How This Former Police Officer Fearlessly Rescued a Drowning Kayaker
Kevin O'Connor had been standing near the riverbank when he saw people frantically motioning toward the water.
Courtesy Kevin O'Conner
On a breezy Saturday in April 2014, former police officer Kevin O’Connor and his son, Ryan, were standing in a park near the Fox River in Geneva, Illinois. As Kevin gazed at the river, he caught sight of several people on the bank motioning toward the water. When he looked in that direction, he noticed a bright red kayak swirling in the turbulent water at the base of the Geneva Dam, 300 feet away.
Kevin assumed the kayaker had jumped out of the boat. “Then I heard sirens,” says Kevin, now 42. “That’s when I realized somebody was in trouble.”
He couldn’t see anyone in the river, but he sped toward the bank and splashed into the freezing water. About 150 feet from shore, he spied an object bobbing downriver. “I thought it was a life jacket,” he says. “When I caught up to it, I realized it was attached to a person.”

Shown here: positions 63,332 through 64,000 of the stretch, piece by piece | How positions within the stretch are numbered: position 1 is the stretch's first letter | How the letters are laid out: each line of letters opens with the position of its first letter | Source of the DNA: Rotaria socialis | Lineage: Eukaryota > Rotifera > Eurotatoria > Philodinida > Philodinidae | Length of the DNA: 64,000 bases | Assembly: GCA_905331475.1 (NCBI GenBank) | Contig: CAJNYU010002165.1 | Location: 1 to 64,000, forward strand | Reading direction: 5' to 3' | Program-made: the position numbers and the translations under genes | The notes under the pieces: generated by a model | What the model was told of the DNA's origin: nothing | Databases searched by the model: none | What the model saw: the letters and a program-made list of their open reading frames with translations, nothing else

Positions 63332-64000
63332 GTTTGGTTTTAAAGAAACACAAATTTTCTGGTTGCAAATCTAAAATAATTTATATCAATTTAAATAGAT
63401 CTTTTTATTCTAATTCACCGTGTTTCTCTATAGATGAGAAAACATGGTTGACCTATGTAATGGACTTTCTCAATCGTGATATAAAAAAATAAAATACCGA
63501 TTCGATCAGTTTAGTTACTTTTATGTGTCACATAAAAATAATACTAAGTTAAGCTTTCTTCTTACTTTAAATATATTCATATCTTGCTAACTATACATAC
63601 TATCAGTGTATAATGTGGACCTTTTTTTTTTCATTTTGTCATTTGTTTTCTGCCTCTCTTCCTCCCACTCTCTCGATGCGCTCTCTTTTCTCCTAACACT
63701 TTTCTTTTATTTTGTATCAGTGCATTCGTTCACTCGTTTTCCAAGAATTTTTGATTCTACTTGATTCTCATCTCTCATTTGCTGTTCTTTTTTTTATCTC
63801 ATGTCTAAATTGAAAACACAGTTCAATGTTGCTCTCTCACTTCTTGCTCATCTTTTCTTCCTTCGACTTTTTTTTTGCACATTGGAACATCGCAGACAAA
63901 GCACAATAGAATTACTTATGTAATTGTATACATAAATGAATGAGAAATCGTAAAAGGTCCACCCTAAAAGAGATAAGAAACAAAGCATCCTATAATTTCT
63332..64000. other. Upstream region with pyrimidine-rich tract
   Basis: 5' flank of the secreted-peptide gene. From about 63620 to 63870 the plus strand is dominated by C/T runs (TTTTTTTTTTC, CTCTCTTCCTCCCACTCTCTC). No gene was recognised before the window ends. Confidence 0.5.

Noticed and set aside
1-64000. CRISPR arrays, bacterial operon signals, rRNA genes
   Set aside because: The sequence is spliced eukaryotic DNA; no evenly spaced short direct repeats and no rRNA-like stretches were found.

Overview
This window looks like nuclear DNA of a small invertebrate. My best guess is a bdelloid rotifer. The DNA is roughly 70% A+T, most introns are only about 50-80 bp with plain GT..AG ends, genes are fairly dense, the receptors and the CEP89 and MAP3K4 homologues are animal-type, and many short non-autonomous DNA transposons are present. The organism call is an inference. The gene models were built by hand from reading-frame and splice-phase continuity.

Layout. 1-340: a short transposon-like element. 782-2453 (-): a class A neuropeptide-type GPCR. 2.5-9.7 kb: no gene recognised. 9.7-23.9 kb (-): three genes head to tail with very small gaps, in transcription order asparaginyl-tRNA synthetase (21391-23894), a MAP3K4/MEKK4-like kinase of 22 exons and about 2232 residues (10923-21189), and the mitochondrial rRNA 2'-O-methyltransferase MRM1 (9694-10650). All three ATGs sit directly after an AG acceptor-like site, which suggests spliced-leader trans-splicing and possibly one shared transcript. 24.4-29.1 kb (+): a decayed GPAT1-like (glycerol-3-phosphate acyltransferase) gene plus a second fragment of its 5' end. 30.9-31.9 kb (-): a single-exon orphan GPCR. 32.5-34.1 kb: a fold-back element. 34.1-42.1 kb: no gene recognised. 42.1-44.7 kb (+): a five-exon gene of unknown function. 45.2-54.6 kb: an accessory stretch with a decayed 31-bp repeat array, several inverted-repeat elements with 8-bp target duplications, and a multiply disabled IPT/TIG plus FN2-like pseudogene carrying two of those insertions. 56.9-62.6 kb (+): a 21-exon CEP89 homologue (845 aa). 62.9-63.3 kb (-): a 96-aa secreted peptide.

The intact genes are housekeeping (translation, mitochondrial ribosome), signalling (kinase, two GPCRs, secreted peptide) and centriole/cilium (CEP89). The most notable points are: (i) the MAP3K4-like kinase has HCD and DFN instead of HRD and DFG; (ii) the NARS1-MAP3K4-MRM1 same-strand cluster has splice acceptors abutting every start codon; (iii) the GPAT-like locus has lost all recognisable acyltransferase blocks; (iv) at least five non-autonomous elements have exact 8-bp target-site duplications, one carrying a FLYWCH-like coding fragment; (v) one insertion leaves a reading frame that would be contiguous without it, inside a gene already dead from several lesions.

Now in water up to his neck, Kevin grabbed the man, who was floating on his back unconscious, under both armpits and held his head above the surface. Kevin struck the man’s chest again and again. After five hits, the man coughed up water and began mumbling incoherently. Battling the current, Kevin sidestepped his way toward the shoreline, repeatedly digging his shoes into the river’s rocky bottom. When he reached the bank, someone jumped into the river and helped Kevin lift the 200-pound kayaker over a six-foot brick retaining wall to waiting medics, who whisked him away in an ambulance. The man recovered, but a friend who was kayaking with him died after being trapped underwater near the dam.
Kevin pulled himself up to sit on the shore beside Ryan, who had followed his father’s path down the river. “When I caught my breath, I realized I saved someone’s life,” Kevin says.
In December 2015, Kevin received an award from the Carnegie Hero Fund Commission. “Lots of recipients lost their lives [saving someone],” he says. “Being put in the same category is very humbling.”